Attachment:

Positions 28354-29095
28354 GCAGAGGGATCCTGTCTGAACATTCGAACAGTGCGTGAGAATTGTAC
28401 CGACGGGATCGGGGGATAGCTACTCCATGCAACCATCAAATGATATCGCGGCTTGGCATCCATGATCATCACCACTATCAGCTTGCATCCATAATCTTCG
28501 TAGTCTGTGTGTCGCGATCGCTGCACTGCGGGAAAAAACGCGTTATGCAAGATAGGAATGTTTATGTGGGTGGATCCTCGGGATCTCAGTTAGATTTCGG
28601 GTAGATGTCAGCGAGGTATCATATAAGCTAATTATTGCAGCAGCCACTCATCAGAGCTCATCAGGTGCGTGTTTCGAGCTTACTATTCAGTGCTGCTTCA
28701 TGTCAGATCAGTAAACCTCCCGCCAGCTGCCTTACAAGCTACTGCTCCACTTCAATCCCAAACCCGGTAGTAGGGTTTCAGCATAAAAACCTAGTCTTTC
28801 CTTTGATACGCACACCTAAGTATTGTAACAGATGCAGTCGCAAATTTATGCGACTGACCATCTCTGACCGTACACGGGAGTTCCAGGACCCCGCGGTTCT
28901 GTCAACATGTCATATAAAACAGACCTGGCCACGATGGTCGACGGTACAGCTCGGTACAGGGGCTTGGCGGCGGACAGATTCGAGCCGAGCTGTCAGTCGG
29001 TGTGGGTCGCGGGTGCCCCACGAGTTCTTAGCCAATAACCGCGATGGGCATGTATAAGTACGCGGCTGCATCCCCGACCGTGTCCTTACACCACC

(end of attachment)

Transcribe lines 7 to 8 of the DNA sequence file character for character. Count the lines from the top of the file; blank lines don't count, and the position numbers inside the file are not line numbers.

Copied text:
28801 CTTTGATACGCACACCTAAGTATTGTAACAGATGCAGTCGCAAATTTATGCGACTGACCATCTCTGACCGTACACGGGAGTTCCAGGACCCCGCGGTTCT
28901 GTCAACATGTCATATAAAACAGACCTGGCCACGATGGTCGACGGTACAGCTCGGTACAGGGGCTTGGCGGCGGACAGATTCGAGCCGAGCTGTCAGTCGG